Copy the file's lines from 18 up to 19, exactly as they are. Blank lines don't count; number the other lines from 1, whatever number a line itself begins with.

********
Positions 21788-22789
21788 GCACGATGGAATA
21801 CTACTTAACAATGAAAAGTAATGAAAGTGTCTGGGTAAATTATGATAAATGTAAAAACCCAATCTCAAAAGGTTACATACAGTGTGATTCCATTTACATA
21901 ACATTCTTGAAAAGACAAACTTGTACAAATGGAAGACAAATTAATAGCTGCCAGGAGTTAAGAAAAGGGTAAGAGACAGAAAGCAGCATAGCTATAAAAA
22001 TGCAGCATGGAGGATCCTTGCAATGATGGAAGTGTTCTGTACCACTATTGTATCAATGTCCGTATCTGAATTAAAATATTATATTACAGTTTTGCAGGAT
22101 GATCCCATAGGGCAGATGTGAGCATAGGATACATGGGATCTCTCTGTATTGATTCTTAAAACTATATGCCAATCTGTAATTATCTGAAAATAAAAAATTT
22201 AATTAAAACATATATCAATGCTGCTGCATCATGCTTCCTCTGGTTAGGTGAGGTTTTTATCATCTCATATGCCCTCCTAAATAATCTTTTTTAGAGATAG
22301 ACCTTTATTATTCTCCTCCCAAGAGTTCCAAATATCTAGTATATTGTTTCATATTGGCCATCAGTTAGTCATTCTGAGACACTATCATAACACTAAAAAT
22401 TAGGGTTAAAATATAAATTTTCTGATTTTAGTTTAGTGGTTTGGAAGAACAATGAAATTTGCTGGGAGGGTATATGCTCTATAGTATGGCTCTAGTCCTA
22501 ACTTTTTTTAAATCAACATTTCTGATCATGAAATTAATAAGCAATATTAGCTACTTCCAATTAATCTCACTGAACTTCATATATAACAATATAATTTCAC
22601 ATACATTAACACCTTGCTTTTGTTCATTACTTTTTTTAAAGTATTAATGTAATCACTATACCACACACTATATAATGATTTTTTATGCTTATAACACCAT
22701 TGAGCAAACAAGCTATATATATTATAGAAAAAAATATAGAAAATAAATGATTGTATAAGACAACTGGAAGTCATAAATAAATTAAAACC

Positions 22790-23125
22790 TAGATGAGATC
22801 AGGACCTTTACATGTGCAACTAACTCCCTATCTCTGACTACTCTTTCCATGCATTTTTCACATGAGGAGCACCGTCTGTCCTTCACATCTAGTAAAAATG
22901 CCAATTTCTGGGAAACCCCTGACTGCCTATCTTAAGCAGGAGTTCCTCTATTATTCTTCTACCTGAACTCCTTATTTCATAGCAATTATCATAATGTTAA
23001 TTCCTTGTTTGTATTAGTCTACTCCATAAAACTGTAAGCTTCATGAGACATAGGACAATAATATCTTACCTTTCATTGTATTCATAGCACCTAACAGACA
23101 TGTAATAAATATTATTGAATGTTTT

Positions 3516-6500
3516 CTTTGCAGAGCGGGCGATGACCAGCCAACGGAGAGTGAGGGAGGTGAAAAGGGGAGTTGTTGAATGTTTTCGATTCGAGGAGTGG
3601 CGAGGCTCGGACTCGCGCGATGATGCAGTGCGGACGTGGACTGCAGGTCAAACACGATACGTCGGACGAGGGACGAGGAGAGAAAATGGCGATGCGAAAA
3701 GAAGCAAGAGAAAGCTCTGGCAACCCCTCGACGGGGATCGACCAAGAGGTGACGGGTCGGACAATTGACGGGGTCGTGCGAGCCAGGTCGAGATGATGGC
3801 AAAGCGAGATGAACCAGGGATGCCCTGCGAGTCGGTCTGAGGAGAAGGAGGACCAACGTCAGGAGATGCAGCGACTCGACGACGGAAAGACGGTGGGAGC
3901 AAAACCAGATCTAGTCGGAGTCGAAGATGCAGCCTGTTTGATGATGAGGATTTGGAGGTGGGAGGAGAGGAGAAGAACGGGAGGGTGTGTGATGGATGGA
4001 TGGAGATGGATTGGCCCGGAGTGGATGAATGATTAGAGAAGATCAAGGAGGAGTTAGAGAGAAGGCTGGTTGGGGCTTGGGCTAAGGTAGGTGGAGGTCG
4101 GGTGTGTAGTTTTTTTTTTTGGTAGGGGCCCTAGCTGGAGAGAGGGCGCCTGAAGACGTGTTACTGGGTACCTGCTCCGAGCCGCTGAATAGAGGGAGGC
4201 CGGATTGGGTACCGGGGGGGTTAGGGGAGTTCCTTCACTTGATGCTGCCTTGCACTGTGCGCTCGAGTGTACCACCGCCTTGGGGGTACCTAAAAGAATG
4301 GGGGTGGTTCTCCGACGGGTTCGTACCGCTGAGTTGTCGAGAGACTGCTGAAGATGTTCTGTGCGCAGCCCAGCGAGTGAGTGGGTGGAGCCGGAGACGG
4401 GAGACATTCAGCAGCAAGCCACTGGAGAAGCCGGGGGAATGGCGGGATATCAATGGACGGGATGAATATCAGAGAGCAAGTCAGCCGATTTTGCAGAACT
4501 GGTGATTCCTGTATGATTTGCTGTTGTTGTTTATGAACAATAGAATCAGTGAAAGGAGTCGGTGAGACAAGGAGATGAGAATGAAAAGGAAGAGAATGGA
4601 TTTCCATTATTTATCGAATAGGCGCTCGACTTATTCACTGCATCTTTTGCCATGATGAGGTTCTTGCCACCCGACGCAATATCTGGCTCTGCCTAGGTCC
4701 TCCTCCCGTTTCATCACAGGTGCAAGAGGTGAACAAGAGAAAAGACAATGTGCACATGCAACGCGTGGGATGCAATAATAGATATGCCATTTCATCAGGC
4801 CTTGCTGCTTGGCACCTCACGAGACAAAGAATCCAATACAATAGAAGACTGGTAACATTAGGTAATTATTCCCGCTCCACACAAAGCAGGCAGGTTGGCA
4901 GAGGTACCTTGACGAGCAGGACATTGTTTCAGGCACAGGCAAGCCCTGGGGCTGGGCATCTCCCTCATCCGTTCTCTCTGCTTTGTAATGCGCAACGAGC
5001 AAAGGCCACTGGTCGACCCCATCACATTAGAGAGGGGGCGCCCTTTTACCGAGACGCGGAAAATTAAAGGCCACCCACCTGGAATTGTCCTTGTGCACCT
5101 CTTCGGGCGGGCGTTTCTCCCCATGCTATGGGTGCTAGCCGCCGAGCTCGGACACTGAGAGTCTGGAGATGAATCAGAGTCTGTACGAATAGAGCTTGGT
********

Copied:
23101 TGTAATAAATATTATTGAATGTTTT

Positions 3516-6500